I've been wanting to make a piece of distressed flag wall art like this for a couple years . My lovely wife had spotted one she liked in one of those super-expensive decor stores. They had all sorts of similar items, including American flags, some sports teams, and the one we especially liked, our adoptive state of Arizona's flag. We figured I could make one, maybe even improve on it. Challenge accepted!
Making AN ARIZONA FLAG WITH WOOD, PAINT, FIRE, AND METAL
This post is sponsored by Bernzomatic, all opinions are 100% my own.
Rather than make our flag from individual planks, I decided to build it from a piece of scrap 3/4" plywood I had pack-ratted away in the garage. I'll work you through how I made it. You can adapt my process to a bunch of different flag designs.
The Arizona Flag, like the US Flag, is made from a collection of easy, geometric shapes. The ratio of the flag size is 3 units wide by 2 units tall. It's cut horizontally in half, with a series of equal rays driving out from the center.
Part 1: Creating The Wooden Flag
It's super easy to do this flag's design with a compass, a protractor, and a straight edge.
- I found the baseline using the 3 unit wide by 2 unit high ratio and penciled it in with a straight edge.
- Once I had the exterior rectangle laid out, I measured to center. The rays all start from that point.
- I drew a half circle centered on the flag on the ray side. There's no particular size needed, but larger is good.
- The rays are all equal widths at their origin. There are 13 of them, but a total of 14 lines counting the base lines. A half circle of 180 degrees divided by 14 lines equals 12.86 degrees between each of them.
- I used a digital compass / angle finder and a long, straight-edge cutting guide to draw that straight angled line from center to the edge of the board.
- To make the next lines precise, I captured the distance between the base line and the first angled line with the compass.
- I ticked equal marks along the edge of the semi circle with the compass.
- With a thumbtack to brace the straight edge to the center of the circle, I connected the center to the tick marks and drew each ray past the edge of the board.
FUN WITH POWER TOOLS
I sliced the plywood to size with a clamped straight edge and a circular saw. The wood was a piece of leftover scrap from another project, so I simply sized the height to be 2/3 of the width of what I had to start with.
I wanted the piece to look like it was assembled from carefully trimmed and fit pieces. Rather than use a shallow depth saw cut, I decided to make the appearance of a chamfered edge with a v-shaped router bit.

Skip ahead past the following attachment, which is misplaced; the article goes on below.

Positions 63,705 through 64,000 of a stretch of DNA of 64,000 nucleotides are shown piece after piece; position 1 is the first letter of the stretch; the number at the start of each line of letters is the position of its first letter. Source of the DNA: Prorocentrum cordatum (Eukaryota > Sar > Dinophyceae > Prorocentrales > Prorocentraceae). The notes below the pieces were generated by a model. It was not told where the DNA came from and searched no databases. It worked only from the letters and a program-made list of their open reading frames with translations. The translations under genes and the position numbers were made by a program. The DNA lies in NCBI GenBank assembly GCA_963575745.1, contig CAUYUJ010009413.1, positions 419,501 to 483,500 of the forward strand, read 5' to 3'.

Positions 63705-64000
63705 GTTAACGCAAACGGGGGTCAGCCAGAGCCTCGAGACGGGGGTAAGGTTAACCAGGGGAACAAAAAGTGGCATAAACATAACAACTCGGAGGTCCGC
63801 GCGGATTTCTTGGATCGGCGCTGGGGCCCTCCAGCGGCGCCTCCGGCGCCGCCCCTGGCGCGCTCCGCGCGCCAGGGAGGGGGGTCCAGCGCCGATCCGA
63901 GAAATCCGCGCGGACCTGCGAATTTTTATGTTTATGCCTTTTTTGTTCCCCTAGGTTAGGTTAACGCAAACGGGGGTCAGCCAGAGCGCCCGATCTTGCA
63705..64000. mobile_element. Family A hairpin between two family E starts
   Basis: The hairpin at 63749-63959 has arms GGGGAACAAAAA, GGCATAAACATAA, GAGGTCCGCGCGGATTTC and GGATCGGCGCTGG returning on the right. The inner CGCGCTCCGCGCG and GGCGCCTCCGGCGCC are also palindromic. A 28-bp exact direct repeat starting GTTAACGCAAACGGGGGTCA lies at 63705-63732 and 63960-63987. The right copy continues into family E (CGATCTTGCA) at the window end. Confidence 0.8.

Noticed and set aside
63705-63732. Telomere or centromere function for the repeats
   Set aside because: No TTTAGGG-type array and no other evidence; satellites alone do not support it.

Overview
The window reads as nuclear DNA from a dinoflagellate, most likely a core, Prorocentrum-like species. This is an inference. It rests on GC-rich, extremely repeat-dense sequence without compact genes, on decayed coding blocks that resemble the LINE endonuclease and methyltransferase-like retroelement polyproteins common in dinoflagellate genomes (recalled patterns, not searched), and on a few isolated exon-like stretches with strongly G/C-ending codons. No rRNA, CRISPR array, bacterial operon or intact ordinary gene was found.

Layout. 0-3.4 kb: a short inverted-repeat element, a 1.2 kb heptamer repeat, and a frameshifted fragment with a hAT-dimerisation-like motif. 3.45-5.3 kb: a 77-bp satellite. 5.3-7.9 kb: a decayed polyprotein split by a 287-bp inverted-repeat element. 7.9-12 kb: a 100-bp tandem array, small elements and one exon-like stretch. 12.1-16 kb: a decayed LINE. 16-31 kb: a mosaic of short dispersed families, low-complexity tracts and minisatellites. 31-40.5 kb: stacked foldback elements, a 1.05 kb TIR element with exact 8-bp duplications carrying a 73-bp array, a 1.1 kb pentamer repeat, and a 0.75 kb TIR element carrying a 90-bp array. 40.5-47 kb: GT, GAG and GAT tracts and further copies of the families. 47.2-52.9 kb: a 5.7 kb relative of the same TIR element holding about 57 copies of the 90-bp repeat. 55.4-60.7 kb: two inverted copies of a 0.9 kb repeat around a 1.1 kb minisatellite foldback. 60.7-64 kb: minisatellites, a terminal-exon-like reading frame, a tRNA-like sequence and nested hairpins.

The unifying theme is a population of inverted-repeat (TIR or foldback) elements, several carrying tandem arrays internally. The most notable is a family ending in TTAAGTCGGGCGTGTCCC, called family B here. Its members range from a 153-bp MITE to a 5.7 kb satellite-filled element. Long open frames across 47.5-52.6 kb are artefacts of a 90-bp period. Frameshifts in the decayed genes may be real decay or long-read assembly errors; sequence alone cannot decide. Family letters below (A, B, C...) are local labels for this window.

I made the cuts against the straight edge, offset from my pencil line enough to let the base of the router slide along. I measured, clamped, cut, un-clamped, spun the board, and repeated until I'd cut along all the pencil lines.
In all the repetition, I got a little lazy and lost my focus for just a quick second. I let the router slip off the straight edge and swing a little wide. It carved a screwy line. Dang-it.
There was no way I was starting over, so I slathered on some wood putty, sanded it smooth, and re-cut the section.
Just a slight delay. Back on track.
The routed dividing lines clearly need some character and depth. The best way to do that, of course, is with a bit of flame-on-wood action. I used my Bernzomatic Mini torch to darken the edges. The Bernzomatic ST500 is a 3-in-1 torch that features a soldering tip, hot air blower, and my personal favorite, a pinpoint micro-torch.
I used the pencil-torch to cook the lines, just to the point where they turned black and the grain on the upper edge started to open slightly.
I love this little butane-powered torch. It's easy to handle, like sketching with big, permanent marker.
But how much to burn it friends?
I gave this project it more than the light toasting my burned wood lap desk project got, but a whole lot less than the super-blackened finish of my pallet wood pirate flag. Yeah, somewhere in between these...
Going for flame-broiled, I concentrated on that outer edge. With the varying layers of the plywood, it was difficult to burn the deepest part of the thin-routed trench without overdoing the top edge. I held back from the depths, at this point; I'd fill it later.
TORCHING THE EDGES
To hide the obvious layers of plywood, I took the piece outside and gave it a good roasting around the edges. Setting the butane micro-torch aside in favor of a full-size, propane-fueled Bernzomatic TS-8000 Max Heat Torch monster got the job done in a hurry. It was over in moments, waaaaaaay quicker than taking the time to paint it.